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Extending and deepening the horizons of psychological thinking and new philosophical ideas.
Latest Activity: May 11, 2015
Started by J.D.Stephen Flynn. Last reply by J.D.Stephen Flynn Jan 30, 2014.
The title remains a starter to the notion that it is through the inferior function of the patient/client where insight can be forthcoming. A second point is that the primary notion of psych' Types…Continue
Just think what would happen if you step into the fullness of the emptiness... not just as an observer but as a "dancer" who moves and witnesses, invites embodied active imagination, an receives the grace that comes with thinking through the body ;)
~ Abundant regards, Dianne Juhl - founder/owner of The Feminine Face of Money, an organization and community where "thinking through the body" is invited!
Your quotes will keep me thinking for awhile. But I did have an experience that was brought on by dance. It was when I discovered that I have two types of tears. Those tears that run down my nose from my eyes are tears of pain, anxiety, anguish of incompleteness. Tears that form on the outer corners of my eyes are "soul tears." Those that form after extreme moments of grace, beauty, and experienced truth. And the one place where my soul tears are most evident is in observing dance. There is a congruence of abstract form and physical body, ensouled soma that speaks on all levels simultaneously. No doubt that where I hear the word "grace-full" the most is in describing dance.
"Right on, Judith." is what I'm saying to myself when I read your posts in this thread. I especially welcome your invitation to others of naming an experience of grace.
For me, I experience the dynamics of grace in action any time I dare to step into the fullness of the empty space.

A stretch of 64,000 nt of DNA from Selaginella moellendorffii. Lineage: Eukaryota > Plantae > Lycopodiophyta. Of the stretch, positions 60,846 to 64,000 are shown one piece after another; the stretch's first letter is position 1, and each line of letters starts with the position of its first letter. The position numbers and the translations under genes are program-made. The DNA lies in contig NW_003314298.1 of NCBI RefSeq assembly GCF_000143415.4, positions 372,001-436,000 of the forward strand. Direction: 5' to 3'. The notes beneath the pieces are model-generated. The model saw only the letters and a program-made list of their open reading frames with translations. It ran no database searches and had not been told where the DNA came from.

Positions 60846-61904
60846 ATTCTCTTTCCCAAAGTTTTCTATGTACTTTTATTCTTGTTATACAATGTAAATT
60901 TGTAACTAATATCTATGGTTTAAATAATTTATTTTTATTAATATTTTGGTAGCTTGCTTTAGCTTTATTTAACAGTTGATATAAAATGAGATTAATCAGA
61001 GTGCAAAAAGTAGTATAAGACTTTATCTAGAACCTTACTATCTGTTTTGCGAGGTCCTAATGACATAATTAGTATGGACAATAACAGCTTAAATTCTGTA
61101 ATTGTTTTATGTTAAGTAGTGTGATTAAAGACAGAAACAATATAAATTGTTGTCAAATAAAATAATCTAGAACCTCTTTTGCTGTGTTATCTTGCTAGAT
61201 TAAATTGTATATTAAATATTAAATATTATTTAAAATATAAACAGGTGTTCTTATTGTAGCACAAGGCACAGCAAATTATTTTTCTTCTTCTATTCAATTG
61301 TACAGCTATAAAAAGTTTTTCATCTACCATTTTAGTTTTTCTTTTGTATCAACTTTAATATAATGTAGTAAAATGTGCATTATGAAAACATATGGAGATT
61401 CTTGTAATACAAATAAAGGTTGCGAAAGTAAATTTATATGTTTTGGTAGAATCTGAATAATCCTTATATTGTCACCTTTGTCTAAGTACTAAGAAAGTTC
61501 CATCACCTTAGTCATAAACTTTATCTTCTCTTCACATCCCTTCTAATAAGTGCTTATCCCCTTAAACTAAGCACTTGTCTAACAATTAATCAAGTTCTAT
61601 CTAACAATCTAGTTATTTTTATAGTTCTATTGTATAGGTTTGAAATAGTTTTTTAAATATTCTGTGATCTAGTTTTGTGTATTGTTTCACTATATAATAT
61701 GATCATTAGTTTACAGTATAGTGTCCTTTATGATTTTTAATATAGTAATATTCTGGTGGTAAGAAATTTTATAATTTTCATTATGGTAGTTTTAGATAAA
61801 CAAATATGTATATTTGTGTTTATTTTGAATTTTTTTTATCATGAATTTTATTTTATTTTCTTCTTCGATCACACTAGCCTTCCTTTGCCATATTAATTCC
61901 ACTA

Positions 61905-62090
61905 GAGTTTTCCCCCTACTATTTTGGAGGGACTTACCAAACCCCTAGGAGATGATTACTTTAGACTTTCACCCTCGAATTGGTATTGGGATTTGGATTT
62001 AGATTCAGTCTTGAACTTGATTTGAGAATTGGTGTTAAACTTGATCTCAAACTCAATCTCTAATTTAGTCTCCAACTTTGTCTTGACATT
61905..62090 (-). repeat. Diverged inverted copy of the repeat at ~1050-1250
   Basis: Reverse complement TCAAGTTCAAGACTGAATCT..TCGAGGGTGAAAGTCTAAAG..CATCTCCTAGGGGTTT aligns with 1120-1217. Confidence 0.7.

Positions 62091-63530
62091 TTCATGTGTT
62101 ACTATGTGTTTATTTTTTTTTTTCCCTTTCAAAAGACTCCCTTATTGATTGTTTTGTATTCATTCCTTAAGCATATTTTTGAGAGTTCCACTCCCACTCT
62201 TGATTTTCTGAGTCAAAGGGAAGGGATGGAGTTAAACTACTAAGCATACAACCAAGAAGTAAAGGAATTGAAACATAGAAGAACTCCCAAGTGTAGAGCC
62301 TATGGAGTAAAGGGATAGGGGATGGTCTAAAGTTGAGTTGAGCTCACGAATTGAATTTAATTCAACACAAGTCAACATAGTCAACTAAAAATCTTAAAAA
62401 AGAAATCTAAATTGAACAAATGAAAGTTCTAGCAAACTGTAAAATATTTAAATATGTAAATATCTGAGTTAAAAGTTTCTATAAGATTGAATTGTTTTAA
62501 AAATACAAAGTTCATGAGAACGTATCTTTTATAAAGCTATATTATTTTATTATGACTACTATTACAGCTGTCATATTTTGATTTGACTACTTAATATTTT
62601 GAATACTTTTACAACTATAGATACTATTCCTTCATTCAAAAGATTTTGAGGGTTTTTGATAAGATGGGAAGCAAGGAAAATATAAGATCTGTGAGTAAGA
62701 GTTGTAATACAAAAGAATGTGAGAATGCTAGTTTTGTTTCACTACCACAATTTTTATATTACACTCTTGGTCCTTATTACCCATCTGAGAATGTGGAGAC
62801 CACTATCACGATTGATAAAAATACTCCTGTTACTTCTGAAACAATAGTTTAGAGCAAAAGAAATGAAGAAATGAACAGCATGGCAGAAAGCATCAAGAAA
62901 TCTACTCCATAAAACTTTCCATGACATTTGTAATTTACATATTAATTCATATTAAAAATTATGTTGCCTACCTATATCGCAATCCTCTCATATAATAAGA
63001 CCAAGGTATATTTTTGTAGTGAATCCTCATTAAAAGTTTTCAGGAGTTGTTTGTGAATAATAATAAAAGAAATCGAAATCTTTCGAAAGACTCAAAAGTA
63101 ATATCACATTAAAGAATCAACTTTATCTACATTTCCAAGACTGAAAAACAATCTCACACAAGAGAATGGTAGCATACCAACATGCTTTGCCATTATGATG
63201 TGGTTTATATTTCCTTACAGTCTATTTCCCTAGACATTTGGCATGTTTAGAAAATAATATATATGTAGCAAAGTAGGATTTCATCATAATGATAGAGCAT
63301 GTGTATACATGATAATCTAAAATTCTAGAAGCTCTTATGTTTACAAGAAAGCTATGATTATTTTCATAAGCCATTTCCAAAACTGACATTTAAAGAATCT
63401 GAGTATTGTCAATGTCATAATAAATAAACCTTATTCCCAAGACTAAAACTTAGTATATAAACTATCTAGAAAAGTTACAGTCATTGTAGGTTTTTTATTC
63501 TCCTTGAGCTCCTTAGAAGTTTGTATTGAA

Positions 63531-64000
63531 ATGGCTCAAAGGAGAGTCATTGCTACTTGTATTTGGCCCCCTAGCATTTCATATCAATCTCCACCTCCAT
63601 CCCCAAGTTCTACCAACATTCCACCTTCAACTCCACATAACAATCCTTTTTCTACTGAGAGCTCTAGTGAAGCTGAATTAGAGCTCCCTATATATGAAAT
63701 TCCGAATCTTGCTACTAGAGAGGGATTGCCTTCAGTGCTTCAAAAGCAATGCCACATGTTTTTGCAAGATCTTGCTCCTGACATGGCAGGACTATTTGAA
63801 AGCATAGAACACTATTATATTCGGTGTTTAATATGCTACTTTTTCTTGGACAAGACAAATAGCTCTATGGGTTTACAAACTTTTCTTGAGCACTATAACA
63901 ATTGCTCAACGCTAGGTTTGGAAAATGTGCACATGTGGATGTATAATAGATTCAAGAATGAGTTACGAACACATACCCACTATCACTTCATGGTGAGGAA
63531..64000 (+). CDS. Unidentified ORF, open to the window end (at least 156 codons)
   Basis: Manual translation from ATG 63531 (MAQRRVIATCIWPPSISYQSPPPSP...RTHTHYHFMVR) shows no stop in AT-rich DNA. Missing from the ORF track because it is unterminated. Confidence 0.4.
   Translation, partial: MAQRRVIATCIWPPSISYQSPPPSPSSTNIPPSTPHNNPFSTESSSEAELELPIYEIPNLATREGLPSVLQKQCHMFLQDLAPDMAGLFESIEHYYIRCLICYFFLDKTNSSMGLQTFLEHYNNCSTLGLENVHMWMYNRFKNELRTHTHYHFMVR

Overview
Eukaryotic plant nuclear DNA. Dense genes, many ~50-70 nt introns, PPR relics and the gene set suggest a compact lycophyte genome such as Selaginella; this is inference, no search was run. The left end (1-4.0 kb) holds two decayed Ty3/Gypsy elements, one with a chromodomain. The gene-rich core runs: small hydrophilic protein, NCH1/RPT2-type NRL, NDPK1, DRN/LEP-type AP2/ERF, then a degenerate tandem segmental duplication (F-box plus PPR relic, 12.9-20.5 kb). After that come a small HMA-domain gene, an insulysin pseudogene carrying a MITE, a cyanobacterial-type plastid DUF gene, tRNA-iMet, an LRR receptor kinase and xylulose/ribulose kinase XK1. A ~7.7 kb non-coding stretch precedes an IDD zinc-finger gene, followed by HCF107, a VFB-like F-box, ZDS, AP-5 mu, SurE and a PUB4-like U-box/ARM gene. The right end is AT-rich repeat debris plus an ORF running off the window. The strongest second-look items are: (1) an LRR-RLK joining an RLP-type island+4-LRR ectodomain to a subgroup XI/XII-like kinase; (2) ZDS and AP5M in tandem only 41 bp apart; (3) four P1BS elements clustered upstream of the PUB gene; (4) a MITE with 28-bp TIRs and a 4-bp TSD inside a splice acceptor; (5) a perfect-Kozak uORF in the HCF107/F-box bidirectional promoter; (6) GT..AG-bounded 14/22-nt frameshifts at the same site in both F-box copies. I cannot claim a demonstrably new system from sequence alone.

As as a long-time practicioner of Authentic Movement & Witnessing, I'm privileged to experience how in moments of grace, the clarity and the mystery became one. This contemplative discipline offers me an experience of grace when I enter into relationship with three interdependent realms of experience: the individual body, the collective body, and the conscious body.
Janet Adler says it best, so I use some excerpts from her book titled, Offering from the Conscious Body:
The first realm concerns the study of the individual body. With a longing to be seen in the presence of a witness, a person moves into the emptiness of the studio with eyes closed, learning to track her movement and her concomitant inner experience. The mover discovers an infinite range of physical movement, sensation, emotion, and thought as embodied experiences happen into consciousness. In this process, there is a discovery of movement that is authentic, truthful. As her inner witness strengthens the mover opens toward a longing to see an other...
Practice focused on the collective body, the second realm, concerns still another longing, a longing to participate in a whole, to discover one's relationship to many without losing a conscious awareness of oneself. In this realm of study and practice people bring their experience of the ground form into a circle of movers and witnesses. Here individuals move with eyes closed as members of a moving body and sit in stillness with eyes open as members of a witness circle. In the beginning and ending of each round of work, the circle is empty. As individuals commit to witnessing the emptiness, the vessel strengthens in relationship to the development of embodied collective consciousness.
As the circle expands toward work within the conscious body, the third realm, the form itself becomes more transparent. Personality shifts toward experience of presence, empathy shifts toward compassion, and, in moments of grace, suffering becomes bearable. Practice toward presence develops into moments in which the body as a vessel is experienced as empty.
Another longing, a longing to offer, emerges out of this emptiness. The body moving becomes more transparent, becomes dance, and dance be-comes an offering. Words, becoming transparent, transform into poetry, and poetry is an offering. When energetic phenomena, which can be known in the body as direct experience of the Divine, concentrates within and moves through the conscious body, the energy itself becomes an offering—to the mover, to the witness, to our world evolving, to our world longing for consciousness. As the collective receives and, at times, enters the offerings, we are reminded that this discipline grows from ancient ground.
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